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Monday, December 14, 2009

Did Stacy McCain make a racist statement?

McCain claims it is not racist to be averse to your sibling marrying a black person. Patterico thinks it is racist to say that this isn't racist. I see McCain as making a statement that preferences in personal relationships are simply beyond the kind of judgment of right and wrong that the aspersion of "racism" implies, and in this I think he is pretty much right, but his statement of this position is underqualified.

Here is the comment I left at Patterico's:
Obviously McCain was making a distinction between believing in equal liberty rights and equal opportunity on the one hand, and believing that equal liberty to find love means a right to find it with ME, which McCain extended one step by saying “with my sister.”

We all understand this distinction. It is what liberty means. We have the liberty to find mutually desired positions in life. Employers who want to pay for my productivity should not be barred from hiring me (no Jim Crow), but nobody should FORCE anyone to hire me, or anyone else (no affirmative action).

On the other hand, McCain was treading close to stereotypical racism: “My racist family won’t accept you.” But EVERY ethnic group has historically shown this kind of exlusiveness towards outsiders, and it is not generally called racism. Only with blacks is family preference for one’s own group called racism.

In a technical sense, it certainly has to do with race, and can on that basis be called racist, but is it properly called racist in the pejorative meaning of the word?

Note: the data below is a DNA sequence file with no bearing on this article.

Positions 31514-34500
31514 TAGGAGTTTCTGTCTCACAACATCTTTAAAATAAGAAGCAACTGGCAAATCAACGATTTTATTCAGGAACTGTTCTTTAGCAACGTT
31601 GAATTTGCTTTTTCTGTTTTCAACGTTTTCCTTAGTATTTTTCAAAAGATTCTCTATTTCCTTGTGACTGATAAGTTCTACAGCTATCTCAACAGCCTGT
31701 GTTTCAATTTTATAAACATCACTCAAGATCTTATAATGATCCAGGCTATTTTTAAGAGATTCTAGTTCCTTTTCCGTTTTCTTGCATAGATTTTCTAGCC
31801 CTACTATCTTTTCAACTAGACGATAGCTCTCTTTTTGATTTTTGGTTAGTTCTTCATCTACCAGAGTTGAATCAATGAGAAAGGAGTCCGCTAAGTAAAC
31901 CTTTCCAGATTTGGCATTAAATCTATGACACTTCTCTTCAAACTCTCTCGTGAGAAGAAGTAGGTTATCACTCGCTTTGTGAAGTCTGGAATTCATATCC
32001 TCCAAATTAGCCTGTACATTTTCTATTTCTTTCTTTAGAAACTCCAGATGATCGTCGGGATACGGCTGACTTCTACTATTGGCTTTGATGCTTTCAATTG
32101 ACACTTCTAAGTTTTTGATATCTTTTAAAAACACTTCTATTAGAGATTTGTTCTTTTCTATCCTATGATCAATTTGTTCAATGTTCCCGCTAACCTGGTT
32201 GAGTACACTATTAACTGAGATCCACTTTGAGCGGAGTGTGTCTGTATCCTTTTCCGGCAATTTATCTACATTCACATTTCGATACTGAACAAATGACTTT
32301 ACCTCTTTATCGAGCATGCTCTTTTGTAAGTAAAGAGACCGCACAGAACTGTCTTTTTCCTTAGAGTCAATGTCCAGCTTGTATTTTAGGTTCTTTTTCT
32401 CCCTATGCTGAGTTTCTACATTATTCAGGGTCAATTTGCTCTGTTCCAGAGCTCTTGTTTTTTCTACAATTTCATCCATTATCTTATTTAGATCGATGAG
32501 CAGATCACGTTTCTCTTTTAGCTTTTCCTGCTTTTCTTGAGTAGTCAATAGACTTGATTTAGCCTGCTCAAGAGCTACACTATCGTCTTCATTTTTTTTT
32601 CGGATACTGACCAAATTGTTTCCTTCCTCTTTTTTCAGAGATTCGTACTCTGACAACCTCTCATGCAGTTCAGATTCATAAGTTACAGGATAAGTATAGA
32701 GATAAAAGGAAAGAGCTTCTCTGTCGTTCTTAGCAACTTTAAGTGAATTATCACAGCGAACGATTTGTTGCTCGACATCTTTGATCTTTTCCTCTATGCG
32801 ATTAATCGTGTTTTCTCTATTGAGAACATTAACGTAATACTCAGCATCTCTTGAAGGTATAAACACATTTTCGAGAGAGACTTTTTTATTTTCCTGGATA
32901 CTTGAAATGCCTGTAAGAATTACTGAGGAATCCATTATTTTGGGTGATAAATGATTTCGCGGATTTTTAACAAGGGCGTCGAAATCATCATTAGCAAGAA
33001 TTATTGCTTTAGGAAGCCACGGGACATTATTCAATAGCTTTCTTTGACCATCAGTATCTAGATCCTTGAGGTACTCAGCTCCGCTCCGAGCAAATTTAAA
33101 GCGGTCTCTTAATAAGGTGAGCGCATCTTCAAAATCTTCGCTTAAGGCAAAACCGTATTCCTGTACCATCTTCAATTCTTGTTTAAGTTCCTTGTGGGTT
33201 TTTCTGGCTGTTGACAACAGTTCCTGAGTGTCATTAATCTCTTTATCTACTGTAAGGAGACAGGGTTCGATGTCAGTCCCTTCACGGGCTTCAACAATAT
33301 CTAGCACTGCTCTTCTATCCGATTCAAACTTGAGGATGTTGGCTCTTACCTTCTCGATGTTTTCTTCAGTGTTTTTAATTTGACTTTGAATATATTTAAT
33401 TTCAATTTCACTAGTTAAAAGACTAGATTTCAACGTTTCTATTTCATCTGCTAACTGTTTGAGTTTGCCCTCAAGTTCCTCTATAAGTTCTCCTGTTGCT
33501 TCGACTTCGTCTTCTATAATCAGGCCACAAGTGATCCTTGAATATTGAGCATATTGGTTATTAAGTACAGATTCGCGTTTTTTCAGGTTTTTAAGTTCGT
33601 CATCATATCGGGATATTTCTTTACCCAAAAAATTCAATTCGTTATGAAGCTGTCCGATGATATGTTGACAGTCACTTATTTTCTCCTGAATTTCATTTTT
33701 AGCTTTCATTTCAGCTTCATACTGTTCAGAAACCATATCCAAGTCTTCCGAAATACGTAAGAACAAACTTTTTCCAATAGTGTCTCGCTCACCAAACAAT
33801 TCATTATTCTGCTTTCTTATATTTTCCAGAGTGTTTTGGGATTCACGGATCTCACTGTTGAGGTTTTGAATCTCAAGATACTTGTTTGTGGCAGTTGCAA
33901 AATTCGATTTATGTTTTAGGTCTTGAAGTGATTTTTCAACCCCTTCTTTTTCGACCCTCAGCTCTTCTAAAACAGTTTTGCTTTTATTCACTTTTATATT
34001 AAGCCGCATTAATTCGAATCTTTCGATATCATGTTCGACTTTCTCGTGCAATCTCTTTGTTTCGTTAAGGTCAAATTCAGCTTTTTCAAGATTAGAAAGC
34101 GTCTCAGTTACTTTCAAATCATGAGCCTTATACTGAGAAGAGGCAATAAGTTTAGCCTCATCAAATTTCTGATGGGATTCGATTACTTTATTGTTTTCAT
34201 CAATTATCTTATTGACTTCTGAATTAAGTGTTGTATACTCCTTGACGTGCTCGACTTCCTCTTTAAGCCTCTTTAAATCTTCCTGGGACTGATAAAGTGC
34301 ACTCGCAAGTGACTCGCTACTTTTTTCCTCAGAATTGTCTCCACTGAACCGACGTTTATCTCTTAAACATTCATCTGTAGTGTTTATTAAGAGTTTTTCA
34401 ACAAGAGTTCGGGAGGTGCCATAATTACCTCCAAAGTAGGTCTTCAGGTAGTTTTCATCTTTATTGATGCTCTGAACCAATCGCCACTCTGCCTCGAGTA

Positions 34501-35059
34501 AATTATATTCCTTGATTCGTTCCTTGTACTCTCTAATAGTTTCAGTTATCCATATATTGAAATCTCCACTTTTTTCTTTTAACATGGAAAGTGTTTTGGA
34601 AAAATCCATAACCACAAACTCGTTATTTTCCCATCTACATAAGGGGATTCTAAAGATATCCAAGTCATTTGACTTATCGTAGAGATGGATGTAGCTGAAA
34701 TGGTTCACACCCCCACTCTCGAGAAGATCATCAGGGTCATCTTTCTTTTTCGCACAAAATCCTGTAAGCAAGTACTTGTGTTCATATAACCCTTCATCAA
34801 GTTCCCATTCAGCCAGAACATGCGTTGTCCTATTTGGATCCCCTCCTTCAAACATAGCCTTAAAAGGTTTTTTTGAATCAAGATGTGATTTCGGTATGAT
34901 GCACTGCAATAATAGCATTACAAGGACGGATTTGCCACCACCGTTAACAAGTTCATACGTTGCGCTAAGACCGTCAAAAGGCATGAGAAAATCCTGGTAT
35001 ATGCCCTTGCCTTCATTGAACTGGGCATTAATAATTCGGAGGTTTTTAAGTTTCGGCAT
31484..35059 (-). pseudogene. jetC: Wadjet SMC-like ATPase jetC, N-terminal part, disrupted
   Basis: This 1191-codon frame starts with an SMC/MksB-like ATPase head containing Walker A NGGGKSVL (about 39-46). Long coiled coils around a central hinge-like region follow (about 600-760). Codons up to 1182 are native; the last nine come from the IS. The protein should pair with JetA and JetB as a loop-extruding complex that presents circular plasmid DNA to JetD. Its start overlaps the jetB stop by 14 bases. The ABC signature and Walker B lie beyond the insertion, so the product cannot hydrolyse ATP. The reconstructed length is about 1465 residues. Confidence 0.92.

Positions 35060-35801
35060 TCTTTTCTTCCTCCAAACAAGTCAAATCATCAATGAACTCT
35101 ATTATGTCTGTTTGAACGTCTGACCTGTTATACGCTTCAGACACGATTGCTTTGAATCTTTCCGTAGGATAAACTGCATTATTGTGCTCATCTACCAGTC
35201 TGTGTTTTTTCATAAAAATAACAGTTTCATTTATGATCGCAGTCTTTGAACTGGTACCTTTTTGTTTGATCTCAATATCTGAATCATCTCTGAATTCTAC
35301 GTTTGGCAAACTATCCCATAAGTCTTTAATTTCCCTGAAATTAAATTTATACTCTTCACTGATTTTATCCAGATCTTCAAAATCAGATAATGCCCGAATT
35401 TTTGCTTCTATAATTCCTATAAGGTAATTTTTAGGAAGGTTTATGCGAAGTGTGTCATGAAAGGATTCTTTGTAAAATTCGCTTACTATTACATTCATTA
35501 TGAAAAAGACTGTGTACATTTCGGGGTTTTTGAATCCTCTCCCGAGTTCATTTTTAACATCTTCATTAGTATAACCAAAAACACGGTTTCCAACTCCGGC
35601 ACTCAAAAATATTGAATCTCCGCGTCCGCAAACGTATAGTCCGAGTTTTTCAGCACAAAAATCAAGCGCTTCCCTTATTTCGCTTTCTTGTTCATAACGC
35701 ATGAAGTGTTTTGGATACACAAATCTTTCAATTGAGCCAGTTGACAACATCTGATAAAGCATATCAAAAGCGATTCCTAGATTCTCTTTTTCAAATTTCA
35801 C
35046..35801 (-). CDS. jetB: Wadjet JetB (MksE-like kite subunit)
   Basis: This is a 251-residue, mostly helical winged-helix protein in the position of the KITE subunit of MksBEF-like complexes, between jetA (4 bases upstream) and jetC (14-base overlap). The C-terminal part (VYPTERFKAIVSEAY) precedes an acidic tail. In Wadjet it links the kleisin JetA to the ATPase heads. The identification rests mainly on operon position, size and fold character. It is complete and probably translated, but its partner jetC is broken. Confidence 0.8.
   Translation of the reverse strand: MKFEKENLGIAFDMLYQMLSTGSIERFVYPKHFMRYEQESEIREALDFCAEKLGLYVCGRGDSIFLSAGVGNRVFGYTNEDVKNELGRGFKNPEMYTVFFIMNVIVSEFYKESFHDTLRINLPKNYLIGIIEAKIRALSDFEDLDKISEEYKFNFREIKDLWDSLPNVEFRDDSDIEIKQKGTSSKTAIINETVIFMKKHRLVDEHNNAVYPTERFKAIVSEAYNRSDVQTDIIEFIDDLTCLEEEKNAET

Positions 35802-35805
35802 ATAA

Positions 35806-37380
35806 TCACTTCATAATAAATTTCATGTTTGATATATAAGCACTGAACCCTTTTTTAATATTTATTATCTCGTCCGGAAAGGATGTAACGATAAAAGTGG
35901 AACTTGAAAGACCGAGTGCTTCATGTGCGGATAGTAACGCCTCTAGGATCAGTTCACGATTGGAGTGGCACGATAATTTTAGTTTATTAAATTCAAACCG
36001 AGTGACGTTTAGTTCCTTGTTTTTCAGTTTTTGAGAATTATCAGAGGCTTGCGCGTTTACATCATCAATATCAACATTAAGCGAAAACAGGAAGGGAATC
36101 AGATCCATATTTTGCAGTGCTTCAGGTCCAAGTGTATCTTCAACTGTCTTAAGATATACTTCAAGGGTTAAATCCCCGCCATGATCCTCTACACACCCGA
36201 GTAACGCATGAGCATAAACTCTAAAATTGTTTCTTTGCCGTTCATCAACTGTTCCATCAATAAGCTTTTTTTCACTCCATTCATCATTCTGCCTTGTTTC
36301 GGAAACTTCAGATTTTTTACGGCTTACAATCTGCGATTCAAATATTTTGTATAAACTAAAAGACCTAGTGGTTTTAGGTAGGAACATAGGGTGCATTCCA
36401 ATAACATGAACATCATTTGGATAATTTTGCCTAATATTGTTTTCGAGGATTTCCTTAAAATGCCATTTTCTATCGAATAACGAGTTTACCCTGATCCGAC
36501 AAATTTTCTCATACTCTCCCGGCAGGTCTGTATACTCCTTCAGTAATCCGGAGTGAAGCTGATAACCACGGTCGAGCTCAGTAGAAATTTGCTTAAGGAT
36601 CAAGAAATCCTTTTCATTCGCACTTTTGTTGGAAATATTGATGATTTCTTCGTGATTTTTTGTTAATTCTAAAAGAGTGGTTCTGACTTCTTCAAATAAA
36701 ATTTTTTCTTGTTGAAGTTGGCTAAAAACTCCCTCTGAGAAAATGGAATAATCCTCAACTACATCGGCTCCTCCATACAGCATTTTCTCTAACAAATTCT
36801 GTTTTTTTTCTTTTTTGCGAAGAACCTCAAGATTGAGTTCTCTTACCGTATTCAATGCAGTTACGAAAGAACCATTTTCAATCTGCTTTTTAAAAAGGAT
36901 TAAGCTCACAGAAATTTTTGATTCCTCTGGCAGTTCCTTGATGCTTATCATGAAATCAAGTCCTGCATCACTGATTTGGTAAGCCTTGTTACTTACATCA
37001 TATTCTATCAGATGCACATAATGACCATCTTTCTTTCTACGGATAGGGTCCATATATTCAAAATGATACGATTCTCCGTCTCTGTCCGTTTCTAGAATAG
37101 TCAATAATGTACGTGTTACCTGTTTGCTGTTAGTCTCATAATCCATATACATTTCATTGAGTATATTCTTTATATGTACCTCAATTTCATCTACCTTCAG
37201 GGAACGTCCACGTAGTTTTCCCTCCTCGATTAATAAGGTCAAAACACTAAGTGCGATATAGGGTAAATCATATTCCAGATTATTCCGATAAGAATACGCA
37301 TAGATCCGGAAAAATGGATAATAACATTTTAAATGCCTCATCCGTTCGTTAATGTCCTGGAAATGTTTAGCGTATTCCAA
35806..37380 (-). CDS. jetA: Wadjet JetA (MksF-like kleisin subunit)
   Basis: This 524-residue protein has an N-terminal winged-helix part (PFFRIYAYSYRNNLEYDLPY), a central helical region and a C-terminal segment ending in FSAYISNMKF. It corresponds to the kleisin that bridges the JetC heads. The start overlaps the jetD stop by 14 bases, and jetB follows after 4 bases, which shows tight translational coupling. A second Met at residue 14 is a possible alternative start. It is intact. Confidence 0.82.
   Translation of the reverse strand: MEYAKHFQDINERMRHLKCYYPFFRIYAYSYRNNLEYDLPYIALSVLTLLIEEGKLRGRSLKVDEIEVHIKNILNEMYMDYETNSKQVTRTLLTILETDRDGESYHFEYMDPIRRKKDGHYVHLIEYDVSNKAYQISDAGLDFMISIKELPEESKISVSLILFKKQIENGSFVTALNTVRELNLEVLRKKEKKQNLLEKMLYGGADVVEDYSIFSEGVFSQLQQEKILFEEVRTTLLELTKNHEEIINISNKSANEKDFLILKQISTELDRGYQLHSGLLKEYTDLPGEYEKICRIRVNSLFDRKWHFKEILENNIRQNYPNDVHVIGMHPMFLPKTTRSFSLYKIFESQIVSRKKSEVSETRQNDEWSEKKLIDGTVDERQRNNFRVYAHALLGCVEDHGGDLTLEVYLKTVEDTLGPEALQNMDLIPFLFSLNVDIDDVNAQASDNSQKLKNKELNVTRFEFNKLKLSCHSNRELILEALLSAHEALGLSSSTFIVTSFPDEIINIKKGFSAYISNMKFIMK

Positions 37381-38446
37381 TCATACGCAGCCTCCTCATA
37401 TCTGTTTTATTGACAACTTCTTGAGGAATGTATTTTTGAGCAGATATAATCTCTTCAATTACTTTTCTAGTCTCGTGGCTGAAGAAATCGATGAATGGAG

Consider an example. I once saw a television segment in which a couple of Vietnamese or Cambodian girls from Detroit called their parents racist for trying to keep them away from the black gang-banger boyfriends they were now attached to. The refugee parents had tried to protect their girls by warning them not to fall in with the degraded black culture that the parents were forced by economic circumstance to live amidst.

That surrounding culture used charges of racism as a lever to pry these girls out of their parents’ grip. The girls believed that their parents were WRONG (racist in some pejorative sense) for trying to keep them from falling in with the blacks they lived amidst. As a result, well you could see that these girls still had some sweetness, but they were living the life of gang trash sluts. They was waggin they heads, talkin about they parents bein all racist n all, cuddlin up to they boyfriends, talking black English, the whole nine yards.

Were their parents racist for trying and failing to keep these girls from throwing their lives away on the culture into whose midst these families were unfortunately dropped? Of course not. They were not motivated by race, but by cultural difference. They were motivated by what they knew from their own culture was required for their girls to grow up to live decent lives. If the blacks of Detroit shared the values and culture of Southeast Asia, the parents would have had nothing to be horrified at. But the fact is, they were surrounded by dangers for them and their girls that they could only be horrified at.